When the Narmer Palette was unearthed in Nekhet, another symbolically significant artifact was unearthed along side. It has come to be known as the Mace-head of King Scorpion, a king of upper Egypt in the period prior to Narmer’s unification. It is just what it sounds like it is, the head of a mace, carved in stone and intricately inscribed with the depiction of a royal ceremony.
To me, this early Egyptian relic is an ironic symbol of the ancient Egyptian mindset. The Scorpion mace-head depicts the king performing an irrigation ceremony. He uses a hoe to cut a furrow in the earth, while a servant kneels, basket in hand, ready to receive the first sod in dedication to a bountiful planting. In Egypt, this ceremony must have held a lofty place in the minds of the people, for their very life depended on the blessing of the Nile and it’s watering of the earth.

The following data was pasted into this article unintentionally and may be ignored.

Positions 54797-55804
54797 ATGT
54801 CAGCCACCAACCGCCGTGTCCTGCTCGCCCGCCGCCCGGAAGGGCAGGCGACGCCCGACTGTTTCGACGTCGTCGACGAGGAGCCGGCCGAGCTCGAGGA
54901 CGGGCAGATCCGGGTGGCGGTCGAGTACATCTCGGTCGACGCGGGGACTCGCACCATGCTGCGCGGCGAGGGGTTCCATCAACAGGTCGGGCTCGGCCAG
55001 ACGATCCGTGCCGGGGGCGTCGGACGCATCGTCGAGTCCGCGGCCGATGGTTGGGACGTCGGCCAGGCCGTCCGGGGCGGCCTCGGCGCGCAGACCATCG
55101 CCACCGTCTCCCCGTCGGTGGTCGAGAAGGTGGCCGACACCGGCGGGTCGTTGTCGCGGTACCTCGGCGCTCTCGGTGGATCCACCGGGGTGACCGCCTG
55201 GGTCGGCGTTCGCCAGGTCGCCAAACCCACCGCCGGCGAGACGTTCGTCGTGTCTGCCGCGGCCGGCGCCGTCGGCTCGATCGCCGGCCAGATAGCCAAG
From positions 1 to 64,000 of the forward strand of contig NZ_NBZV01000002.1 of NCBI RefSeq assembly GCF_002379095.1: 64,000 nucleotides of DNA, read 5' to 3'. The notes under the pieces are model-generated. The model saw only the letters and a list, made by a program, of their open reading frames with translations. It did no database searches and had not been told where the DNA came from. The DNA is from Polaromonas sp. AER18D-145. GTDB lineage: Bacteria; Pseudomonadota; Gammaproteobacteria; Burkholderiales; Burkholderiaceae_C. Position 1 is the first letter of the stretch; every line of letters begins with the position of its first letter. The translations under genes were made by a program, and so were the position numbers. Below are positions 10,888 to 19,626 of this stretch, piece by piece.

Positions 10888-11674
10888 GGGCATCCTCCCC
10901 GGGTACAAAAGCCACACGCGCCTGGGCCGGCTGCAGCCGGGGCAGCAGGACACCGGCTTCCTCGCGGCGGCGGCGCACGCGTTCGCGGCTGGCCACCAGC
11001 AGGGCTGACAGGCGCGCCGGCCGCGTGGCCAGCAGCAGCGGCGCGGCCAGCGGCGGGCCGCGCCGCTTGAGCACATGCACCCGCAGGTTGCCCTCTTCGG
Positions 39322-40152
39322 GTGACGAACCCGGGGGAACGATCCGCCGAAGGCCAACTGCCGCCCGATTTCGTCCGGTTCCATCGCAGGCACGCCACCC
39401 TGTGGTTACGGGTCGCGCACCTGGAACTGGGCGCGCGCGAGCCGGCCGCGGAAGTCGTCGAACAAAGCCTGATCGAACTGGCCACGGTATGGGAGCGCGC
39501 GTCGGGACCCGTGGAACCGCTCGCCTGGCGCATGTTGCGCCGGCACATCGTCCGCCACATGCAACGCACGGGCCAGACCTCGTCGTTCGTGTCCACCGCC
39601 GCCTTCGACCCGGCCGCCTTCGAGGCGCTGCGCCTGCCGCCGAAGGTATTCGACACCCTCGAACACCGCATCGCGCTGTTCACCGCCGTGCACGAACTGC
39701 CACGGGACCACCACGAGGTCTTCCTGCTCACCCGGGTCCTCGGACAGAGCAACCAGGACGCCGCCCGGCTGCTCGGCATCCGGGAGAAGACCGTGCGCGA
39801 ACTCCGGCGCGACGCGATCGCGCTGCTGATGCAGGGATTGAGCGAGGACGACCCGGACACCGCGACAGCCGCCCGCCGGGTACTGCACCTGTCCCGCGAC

The irony inherent in the mace-head’s symbolism is it’s memorialization of a peaceful ceremony upon an instrument of war. Since prehistoric times, maces have been symbols of authority, and the Egyptian monarchy co-opted the mace’s symbolism for it’s own benefit. Egyptian royal authority leaned in a decidedly autocratic direction, as evidenced by the mace-head itself. But even through the pictures of the Narmer Palette, King Narmer depicted in acts of war and desolation, we can see again the preeminence of violence in the Egyptian mindset.
The most telling aspect of the mace-heads true symbolism can be seen around the top ring of the artifact. Several birds, lapwings specifically, are hung by their necks on a series of gallows. In ancient Egyptian hieroglyphics, these “lapwings” represented the common people of Egypt, anyone not a part of the royal family. In essence, the mace-head bore a symbolic undertone asserting the royal authority over the common people, an authority that had very little limit. Egypt’s kings had gained their power through violence and they would go to any length to retain their power over a subservient populace. Before long, however, the monarchy would take the marriage of the Egyptian state and the Egyptian religion to new heights, in an effort to maintain control through indoctrination. Pharaoh would become one with the gods.